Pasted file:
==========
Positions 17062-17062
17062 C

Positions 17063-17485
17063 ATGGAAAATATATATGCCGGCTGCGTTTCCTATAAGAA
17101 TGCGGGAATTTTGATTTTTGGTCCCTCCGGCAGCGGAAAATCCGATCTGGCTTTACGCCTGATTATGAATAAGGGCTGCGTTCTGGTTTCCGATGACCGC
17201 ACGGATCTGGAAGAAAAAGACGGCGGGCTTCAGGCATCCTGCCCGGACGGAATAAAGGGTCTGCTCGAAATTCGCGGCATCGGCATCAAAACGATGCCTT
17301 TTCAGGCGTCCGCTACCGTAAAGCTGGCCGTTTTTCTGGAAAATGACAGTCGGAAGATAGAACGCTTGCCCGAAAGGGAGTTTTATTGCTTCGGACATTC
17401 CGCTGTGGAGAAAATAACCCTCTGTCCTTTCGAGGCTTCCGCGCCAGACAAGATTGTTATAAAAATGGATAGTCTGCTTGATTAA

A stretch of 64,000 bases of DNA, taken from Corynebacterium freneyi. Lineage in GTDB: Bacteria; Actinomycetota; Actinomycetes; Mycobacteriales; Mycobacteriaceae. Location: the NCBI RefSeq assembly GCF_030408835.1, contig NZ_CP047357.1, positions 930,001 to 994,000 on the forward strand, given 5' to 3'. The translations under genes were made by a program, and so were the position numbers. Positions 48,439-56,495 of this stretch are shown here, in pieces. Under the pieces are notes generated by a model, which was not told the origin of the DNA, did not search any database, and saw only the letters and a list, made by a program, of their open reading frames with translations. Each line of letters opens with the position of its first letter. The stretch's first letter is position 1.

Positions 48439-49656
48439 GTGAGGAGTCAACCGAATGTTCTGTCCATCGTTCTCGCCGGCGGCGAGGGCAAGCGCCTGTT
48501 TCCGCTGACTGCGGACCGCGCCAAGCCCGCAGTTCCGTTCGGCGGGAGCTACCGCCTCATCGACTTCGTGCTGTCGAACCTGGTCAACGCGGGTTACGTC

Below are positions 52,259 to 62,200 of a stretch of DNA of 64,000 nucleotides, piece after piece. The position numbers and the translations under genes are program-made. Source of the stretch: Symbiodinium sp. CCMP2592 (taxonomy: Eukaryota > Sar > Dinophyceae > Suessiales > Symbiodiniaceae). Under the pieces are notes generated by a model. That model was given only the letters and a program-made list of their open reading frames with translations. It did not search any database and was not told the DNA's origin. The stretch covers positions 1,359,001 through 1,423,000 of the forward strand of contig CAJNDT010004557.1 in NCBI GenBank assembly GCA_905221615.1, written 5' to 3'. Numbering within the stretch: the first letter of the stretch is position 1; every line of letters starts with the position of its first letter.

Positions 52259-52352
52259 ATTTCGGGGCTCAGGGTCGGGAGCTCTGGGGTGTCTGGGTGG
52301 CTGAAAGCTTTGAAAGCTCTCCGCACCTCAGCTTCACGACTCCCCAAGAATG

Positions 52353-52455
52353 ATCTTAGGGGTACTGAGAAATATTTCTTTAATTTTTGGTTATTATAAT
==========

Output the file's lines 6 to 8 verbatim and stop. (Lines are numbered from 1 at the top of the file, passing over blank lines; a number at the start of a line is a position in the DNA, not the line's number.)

17201 ACGGATCTGGAAGAAAAAGACGGCGGGCTTCAGGCATCCTGCCCGGACGGAATAAAGGGTCTGCTCGAAATTCGCGGCATCGGCATCAAAACGATGCCTT
17301 TTCAGGCGTCCGCTACCGTAAAGCTGGCCGTTTTTCTGGAAAATGACAGTCGGAAGATAGAACGCTTGCCCGAAAGGGAGTTTTATTGCTTCGGACATTC
17401 CGCTGTGGAGAAAATAACCCTCTGTCCTTTCGAGGCTTCCGCGCCAGACAAGATTGTTATAAAAATGGATAGTCTGCTTGATTAA